The 1980s produced some totally radical slang terms. If prompted, almost anyone in Generations X or Y can spout off their own concoction of half-surfer dude, half-valley girl lingo. (No duh! That’s gnarly!
It's time to play the music
It's time to light the lights
It's time to meet the Muppets on the Muppet Show tonight
It's time to put on makeup
It's time to dress up right
It's time to raise the curtain on the Muppet Show tonight
Why do we always come here?
I guess we'll never know
It's like a kind of torture
To have to watch the show
I’ve always enjoyed working on jigsaw puzzles. I find the challenge of assembling a picture from the mass of jumbled pieces satisfying. Maybe it’s my bent for organization that wants to bring order to chaos and see the task through to a tidy completion. But I faced a different challenge recently when my fellow curator Nic Ricketts and I went to Maine to pack up a collection of 7,500 jigsaw puzzles for The Strong museum.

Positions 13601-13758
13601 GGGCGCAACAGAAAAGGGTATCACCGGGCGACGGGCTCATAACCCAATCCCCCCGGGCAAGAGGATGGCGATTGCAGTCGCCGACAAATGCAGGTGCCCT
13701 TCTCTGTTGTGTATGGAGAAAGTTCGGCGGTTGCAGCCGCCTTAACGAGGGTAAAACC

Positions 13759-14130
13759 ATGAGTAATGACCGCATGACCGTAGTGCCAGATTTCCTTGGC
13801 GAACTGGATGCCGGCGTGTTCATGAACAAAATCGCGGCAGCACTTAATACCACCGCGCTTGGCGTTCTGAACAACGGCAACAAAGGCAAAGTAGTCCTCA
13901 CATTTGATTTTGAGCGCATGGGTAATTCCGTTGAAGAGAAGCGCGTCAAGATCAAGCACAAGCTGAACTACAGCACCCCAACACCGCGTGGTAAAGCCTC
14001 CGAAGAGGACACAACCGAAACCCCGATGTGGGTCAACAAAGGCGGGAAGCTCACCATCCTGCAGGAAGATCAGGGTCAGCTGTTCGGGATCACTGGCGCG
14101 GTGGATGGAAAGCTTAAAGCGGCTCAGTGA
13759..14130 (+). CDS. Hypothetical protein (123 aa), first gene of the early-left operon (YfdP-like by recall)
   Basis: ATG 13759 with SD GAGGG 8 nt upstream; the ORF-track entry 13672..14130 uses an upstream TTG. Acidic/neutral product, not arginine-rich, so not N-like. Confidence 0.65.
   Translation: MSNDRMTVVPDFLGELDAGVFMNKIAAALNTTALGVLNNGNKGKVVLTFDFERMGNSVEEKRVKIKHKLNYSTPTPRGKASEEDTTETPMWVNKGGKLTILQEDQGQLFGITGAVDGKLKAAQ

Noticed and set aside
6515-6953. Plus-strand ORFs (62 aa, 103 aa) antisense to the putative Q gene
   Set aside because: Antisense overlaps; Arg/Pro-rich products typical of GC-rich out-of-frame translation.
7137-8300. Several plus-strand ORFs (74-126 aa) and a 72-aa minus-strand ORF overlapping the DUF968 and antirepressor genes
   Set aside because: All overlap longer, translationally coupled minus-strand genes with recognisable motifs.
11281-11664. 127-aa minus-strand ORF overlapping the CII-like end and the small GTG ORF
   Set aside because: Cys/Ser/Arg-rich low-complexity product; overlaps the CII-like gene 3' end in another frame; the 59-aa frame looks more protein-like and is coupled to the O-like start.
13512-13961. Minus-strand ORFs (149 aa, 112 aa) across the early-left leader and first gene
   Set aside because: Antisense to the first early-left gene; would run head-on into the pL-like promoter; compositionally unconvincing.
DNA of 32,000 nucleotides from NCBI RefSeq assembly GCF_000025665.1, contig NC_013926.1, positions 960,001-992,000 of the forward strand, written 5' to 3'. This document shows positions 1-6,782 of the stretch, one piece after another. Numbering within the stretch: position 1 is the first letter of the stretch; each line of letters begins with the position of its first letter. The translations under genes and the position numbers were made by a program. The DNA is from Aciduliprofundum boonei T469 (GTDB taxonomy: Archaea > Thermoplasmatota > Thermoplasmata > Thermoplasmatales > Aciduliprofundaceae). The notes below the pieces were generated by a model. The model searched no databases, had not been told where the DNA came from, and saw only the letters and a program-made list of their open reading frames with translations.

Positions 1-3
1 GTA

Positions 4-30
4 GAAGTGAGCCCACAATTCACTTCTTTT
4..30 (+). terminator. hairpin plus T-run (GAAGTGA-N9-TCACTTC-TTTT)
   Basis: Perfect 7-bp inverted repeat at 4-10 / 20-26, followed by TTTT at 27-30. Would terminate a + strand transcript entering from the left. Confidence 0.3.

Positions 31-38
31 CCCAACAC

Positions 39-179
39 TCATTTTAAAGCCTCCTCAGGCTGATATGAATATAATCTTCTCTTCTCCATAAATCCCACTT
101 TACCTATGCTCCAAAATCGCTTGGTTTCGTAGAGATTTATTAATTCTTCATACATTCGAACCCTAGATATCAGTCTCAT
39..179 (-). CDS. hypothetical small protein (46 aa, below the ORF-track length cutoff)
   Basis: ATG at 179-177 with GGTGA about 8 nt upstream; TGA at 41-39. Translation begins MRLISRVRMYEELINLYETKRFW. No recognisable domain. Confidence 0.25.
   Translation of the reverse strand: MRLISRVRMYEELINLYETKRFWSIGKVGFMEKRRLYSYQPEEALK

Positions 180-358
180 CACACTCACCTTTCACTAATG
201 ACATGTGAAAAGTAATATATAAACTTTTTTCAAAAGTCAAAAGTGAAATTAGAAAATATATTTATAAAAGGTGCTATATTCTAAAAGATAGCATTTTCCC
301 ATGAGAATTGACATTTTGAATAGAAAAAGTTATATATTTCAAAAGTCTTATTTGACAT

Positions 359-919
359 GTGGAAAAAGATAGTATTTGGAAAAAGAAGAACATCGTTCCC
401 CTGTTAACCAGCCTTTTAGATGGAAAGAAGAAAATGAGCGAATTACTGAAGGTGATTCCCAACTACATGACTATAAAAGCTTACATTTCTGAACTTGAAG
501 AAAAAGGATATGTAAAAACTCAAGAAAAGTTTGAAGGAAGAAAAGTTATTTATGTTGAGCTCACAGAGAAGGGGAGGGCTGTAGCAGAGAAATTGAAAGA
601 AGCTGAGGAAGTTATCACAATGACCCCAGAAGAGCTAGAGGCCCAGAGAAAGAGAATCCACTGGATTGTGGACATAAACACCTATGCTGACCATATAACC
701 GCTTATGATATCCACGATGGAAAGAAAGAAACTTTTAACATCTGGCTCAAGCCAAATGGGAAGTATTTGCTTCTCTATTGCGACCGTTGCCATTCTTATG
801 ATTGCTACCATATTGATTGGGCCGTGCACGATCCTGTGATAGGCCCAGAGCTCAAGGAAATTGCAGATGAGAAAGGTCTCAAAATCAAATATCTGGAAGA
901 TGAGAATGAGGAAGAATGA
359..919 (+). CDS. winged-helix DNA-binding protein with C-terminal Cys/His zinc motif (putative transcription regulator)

Do you remember when there was a bit of mystery involved in answering the phone? When you’d pick up the receiver and not know who was on the other end of the line?
On February 11, 2014, the staff at The Strong and the American public learned of the passing of Shirley Temple Black, actor, politician, diplomat, and former U.S. ambassador. Most Americans, however, know Temple as the most popular child star in Hollywood history.
Before the 1950s, American toy manufacturers avoided favorable illustrations of people of color on toys and their packaging.
What’s your favorite toy? I had the chance to talk about some of my favorites from the National Toy Hall of Fame with Gerri Willis on The Willis Report not long ago. The Fox Business network brought me to New York City as part of the lead-in to holiday toy shopping and to remind their viewers about classic toys.
If someone placed a lump of clay in front of you, what would you do? Would you immediately be drawn to pick it up and shape it into something? Would you pass it from hand to hand, simply enjoying the tactile qualities? Perhaps you wouldn’t be inclined to touch it at all, maybe you find the idea of sculpting something daunting. Whatever your choice, in that lump of clay lies an important and undeniable quality: possibility.